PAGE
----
It is important that where the service that a consumer receives falls below objectively identifiable and measureable standards that the consumer receives appropriate, meaningful and timely compensation from their communication provider (and we would highlight that Openreach already compensates CPs – TalkTalk, Sky, BT Consumer, for example – if it fails to fix network faults within agreed timeframes). We support Ofcom looking into the issue of compensation to retail customers – and this should be done with reference to what is already provided for under the Consumer Rights Act.

BT Consumer is working to introduce an automatic compensation scheme and is engaging constructively with Ofcom as it reviews the necessity for a regulatory scheme, including engaging with Ofcom on what a scheme should cover and in what way, and how it should be implemented. If Ofcom’s analysis were to demonstrate that compensation is not provided where due, BT’s preference is for a scheme, that whilst protecting consumers, is not overly prescriptive and allows communication providers to differentiate their offerings, and to the extent that it is appropriate, is implemented through an industry code of practice. We do not believe it is feasible, however, to define an automatic compensation scheme for all services, and for all eventualities; for example, issues that arise in the provision of mobile services are less like to lend themselves to an automatic scheme.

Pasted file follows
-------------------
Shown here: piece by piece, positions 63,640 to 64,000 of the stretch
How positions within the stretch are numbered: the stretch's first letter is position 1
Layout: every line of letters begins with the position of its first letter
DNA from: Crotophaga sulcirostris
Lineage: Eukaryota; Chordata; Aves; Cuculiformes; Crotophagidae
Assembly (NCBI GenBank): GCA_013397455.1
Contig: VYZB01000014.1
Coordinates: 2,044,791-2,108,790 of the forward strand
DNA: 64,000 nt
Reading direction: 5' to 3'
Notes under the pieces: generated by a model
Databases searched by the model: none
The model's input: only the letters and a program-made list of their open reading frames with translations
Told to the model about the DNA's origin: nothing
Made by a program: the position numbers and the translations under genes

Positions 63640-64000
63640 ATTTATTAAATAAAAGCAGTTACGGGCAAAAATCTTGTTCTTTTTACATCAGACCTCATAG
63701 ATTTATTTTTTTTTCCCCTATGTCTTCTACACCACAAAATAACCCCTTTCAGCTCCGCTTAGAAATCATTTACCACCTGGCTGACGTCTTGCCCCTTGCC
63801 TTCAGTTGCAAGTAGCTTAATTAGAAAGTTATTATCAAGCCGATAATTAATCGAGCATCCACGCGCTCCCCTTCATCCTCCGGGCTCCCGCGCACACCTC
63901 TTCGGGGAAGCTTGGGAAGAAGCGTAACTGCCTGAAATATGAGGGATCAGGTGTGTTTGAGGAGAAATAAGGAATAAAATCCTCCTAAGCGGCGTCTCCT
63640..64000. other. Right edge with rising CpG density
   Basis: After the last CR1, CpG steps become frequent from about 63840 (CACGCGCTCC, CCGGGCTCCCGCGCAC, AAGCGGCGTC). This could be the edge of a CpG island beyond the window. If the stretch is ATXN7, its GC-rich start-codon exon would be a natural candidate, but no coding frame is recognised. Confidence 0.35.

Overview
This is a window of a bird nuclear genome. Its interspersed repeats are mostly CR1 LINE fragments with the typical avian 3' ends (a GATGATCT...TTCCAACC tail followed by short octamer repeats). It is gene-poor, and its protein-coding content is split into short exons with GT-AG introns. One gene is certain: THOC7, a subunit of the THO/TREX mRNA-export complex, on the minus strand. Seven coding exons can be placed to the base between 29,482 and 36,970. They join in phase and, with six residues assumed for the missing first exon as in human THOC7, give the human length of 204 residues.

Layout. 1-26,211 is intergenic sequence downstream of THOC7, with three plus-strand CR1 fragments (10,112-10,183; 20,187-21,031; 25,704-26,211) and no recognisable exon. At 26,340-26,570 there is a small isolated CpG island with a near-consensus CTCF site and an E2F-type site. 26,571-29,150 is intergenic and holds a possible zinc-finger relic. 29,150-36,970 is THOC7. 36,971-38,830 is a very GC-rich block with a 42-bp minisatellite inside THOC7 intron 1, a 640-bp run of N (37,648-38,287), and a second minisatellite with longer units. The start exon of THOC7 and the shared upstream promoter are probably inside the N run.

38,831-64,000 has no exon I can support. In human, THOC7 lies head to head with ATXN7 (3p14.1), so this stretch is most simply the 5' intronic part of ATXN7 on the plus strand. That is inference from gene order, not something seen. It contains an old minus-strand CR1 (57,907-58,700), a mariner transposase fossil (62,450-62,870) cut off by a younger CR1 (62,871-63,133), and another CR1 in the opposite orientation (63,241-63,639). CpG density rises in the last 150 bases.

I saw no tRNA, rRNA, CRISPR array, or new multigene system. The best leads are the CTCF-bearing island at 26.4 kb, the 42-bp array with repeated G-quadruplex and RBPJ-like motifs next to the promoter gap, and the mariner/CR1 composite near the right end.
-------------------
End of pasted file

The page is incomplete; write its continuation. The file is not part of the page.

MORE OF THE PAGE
On the Bill’s proposal we would urge:

· A compensation scheme should not be prescriptive; compensation could be a competitive differentiator for CPs, which would be advantageous for customers.